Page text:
Date: September 19, 2019. 12:00
Location: CCU Seminar Room
Title: Neural basis of decisions guided by sensory confidence and reward value
Affiliation: University College London (UCL)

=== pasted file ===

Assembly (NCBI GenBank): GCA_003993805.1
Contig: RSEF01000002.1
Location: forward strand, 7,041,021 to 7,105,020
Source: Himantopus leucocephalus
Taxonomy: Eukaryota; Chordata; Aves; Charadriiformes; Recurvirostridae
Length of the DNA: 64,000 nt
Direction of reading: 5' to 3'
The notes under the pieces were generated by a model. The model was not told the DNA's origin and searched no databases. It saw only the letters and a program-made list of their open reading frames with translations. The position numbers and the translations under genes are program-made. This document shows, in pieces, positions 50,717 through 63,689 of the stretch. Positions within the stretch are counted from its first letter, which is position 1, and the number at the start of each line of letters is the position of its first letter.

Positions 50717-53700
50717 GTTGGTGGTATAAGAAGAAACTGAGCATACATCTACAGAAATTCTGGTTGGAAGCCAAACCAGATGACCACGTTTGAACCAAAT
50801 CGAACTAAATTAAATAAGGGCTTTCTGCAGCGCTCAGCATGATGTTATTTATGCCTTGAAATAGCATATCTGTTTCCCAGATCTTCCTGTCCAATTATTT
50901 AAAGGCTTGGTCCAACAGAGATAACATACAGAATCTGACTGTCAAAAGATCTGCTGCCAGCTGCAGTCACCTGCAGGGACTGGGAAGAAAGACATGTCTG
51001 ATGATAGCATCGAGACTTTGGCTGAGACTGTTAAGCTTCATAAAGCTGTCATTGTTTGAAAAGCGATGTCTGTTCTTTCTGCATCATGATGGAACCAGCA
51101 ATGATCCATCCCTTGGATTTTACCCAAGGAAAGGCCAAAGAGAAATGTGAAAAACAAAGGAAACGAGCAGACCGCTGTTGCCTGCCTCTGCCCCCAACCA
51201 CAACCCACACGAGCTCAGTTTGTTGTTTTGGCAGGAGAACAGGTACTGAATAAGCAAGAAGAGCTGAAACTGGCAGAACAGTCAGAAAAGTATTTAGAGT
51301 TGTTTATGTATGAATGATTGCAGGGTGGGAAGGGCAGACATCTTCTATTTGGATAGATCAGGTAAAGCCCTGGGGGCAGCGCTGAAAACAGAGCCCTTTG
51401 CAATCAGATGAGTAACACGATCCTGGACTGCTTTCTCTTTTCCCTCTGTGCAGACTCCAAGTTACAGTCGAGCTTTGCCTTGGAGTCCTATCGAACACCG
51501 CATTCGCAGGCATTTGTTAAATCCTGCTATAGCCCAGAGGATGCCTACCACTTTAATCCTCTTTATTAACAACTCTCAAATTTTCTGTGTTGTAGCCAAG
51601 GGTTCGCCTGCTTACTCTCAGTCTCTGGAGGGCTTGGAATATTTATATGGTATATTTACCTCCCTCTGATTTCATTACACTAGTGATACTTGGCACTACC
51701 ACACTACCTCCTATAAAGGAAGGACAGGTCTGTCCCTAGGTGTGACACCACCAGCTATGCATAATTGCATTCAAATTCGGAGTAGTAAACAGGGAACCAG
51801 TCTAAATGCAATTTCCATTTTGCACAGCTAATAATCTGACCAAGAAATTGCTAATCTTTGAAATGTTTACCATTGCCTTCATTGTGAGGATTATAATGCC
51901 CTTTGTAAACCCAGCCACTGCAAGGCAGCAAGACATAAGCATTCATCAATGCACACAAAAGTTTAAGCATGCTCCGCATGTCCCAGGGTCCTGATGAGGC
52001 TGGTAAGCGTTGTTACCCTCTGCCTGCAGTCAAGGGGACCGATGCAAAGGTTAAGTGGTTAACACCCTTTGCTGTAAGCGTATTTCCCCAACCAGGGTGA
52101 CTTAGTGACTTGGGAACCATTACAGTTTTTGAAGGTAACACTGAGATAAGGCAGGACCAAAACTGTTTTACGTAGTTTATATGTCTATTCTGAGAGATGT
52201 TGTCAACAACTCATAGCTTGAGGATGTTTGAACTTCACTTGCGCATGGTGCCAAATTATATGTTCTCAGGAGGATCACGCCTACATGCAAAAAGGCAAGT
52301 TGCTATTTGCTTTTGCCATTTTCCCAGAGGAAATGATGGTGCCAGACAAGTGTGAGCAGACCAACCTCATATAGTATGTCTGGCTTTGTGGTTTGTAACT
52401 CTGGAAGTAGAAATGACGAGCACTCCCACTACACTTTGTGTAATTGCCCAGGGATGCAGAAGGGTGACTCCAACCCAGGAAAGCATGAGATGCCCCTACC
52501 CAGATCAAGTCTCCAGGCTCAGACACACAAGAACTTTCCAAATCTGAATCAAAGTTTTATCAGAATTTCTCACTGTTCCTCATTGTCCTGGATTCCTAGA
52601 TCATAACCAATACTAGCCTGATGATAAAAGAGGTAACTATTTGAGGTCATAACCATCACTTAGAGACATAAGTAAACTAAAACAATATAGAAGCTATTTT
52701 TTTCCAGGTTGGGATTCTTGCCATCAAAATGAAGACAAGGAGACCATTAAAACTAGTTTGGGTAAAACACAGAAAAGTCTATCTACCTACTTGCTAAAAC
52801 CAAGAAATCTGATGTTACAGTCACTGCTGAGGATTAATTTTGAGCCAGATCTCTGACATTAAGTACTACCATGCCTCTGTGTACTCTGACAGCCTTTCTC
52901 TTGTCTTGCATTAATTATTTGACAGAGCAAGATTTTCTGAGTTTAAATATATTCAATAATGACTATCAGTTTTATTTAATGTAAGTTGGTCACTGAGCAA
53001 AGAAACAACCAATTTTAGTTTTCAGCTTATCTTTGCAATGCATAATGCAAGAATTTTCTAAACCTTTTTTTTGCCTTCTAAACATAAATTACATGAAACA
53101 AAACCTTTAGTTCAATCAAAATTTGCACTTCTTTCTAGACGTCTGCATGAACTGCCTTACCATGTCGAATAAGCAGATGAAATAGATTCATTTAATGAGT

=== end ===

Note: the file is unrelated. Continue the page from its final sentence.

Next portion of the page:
Deciding between stimuli requires combining one’s sensory confidence with the learned value of their rewards. Armin Lak in our laboratory trained mice in a visual task that probes this combination. He found that mouse decisions conform to a simple model where choices are made based on predicted value, the product of sensory confidence and learned value. The predicted value of the chosen option is encoded so that after outcome it can determine reward prediction error to update learned values. Armin found precise correlates of this predicted value in medial prefrontal cortical neurons. These neurons played a causal role: inactivating them before trial outcome strengthened learning from the outcome. Midbrain dopamine neurons also played a causal role, but only after trial outcome, when they encoded reward prediction errors graded by confidence and influenced subsequent choices. Armin’s results precisely map the hidden variables inferred by a behavioral model onto causal neural signals. They reveal neural signals that combine learned value with sensory confidence and guide learning from the outcome.